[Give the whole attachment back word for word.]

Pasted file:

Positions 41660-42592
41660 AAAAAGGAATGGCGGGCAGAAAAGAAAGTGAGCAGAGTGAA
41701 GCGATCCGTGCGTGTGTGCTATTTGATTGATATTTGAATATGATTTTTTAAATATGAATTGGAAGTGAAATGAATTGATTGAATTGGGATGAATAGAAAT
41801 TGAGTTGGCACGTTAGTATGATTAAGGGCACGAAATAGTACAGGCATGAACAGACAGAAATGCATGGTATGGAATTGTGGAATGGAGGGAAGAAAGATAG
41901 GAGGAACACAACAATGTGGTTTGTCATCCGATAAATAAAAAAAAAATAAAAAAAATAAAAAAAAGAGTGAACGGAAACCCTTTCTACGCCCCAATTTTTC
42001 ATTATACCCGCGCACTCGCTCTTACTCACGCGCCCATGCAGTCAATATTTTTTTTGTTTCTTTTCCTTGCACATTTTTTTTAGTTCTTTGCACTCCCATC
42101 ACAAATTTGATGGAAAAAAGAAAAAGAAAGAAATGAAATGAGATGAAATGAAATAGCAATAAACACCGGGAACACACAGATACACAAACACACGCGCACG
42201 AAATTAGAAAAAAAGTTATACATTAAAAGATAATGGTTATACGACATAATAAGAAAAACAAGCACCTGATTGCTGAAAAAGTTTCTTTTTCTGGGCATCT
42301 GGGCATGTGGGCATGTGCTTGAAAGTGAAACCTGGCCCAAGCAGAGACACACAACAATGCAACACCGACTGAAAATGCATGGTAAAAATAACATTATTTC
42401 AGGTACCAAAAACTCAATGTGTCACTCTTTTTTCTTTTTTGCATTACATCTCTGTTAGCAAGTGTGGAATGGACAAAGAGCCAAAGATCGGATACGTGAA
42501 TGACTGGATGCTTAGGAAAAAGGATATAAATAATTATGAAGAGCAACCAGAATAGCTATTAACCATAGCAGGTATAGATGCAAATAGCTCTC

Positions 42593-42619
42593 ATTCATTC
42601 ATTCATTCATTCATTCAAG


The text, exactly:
Positions 41660-42592
41660 AAAAAGGAATGGCGGGCAGAAAAGAAAGTGAGCAGAGTGAA
41701 GCGATCCGTGCGTGTGTGCTATTTGATTGATATTTGAATATGATTTTTTAAATATGAATTGGAAGTGAAATGAATTGATTGAATTGGGATGAATAGAAAT
41801 TGAGTTGGCACGTTAGTATGATTAAGGGCACGAAATAGTACAGGCATGAACAGACAGAAATGCATGGTATGGAATTGTGGAATGGAGGGAAGAAAGATAG
41901 GAGGAACACAACAATGTGGTTTGTCATCCGATAAATAAAAAAAAAATAAAAAAAATAAAAAAAAGAGTGAACGGAAACCCTTTCTACGCCCCAATTTTTC
42001 ATTATACCCGCGCACTCGCTCTTACTCACGCGCCCATGCAGTCAATATTTTTTTTGTTTCTTTTCCTTGCACATTTTTTTTAGTTCTTTGCACTCCCATC
42101 ACAAATTTGATGGAAAAAAGAAAAAGAAAGAAATGAAATGAGATGAAATGAAATAGCAATAAACACCGGGAACACACAGATACACAAACACACGCGCACG
42201 AAATTAGAAAAAAAGTTATACATTAAAAGATAATGGTTATACGACATAATAAGAAAAACAAGCACCTGATTGCTGAAAAAGTTTCTTTTTCTGGGCATCT
42301 GGGCATGTGGGCATGTGCTTGAAAGTGAAACCTGGCCCAAGCAGAGACACACAACAATGCAACACCGACTGAAAATGCATGGTAAAAATAACATTATTTC
42401 AGGTACCAAAAACTCAATGTGTCACTCTTTTTTCTTTTTTGCATTACATCTCTGTTAGCAAGTGTGGAATGGACAAAGAGCCAAAGATCGGATACGTGAA
42501 TGACTGGATGCTTAGGAAAAAGGATATAAATAATTATGAAGAGCAACCAGAATAGCTATTAACCATAGCAGGTATAGATGCAAATAGCTCTC

Positions 42593-42619
42593 ATTCATTC
42601 ATTCATTCATTCATTCAAG